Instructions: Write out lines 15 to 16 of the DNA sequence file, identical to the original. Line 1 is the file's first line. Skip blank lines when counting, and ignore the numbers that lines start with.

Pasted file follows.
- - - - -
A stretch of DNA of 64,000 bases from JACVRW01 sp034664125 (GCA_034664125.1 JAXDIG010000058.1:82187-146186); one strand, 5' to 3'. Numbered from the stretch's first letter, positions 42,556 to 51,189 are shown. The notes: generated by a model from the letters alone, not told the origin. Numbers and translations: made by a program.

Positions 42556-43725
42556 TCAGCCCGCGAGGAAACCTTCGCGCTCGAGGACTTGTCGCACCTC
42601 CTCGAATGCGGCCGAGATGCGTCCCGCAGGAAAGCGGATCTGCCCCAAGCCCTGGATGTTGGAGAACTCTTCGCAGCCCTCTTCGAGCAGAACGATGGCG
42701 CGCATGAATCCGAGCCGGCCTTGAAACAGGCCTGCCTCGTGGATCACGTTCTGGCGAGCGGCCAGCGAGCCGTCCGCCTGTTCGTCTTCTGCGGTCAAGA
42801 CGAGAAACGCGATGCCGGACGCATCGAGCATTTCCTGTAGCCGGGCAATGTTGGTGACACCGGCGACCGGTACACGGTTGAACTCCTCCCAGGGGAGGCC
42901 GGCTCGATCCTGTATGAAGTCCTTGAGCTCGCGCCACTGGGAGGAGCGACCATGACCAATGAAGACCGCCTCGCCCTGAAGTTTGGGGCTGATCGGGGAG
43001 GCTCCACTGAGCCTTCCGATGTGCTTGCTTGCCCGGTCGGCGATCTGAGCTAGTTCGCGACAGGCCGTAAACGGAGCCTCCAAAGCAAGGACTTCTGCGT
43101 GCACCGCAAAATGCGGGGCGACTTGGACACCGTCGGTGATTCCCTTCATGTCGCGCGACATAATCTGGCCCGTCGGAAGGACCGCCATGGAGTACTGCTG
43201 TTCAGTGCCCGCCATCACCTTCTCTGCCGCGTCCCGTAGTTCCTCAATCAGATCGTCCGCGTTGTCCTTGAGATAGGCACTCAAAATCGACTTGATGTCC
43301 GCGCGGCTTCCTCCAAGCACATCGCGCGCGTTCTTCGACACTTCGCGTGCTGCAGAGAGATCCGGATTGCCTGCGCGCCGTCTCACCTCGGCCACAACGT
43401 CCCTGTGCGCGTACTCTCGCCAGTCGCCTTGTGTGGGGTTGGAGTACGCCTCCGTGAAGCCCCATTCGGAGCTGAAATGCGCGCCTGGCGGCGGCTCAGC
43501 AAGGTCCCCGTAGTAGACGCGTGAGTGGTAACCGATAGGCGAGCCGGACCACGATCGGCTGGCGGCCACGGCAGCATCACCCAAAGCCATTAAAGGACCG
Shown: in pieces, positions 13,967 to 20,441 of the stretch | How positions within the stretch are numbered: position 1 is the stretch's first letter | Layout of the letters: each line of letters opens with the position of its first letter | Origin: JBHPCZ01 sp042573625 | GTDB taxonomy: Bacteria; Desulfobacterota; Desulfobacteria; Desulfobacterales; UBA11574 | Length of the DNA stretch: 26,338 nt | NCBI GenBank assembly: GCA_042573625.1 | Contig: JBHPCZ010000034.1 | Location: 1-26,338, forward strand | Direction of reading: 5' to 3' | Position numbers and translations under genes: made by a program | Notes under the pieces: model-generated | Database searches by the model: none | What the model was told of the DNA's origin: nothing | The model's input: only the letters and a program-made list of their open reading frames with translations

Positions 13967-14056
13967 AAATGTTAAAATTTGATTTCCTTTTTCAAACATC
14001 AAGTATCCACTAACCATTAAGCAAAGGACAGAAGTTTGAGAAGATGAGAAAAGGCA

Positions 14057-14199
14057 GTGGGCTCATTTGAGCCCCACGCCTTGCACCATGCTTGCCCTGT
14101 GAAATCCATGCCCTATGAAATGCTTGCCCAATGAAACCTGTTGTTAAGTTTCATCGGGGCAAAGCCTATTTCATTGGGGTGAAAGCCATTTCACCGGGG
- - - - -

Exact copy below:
Positions 13967-14056
13967 AAATGTTAAAATTTGATTTCCTTTTTCAAACATC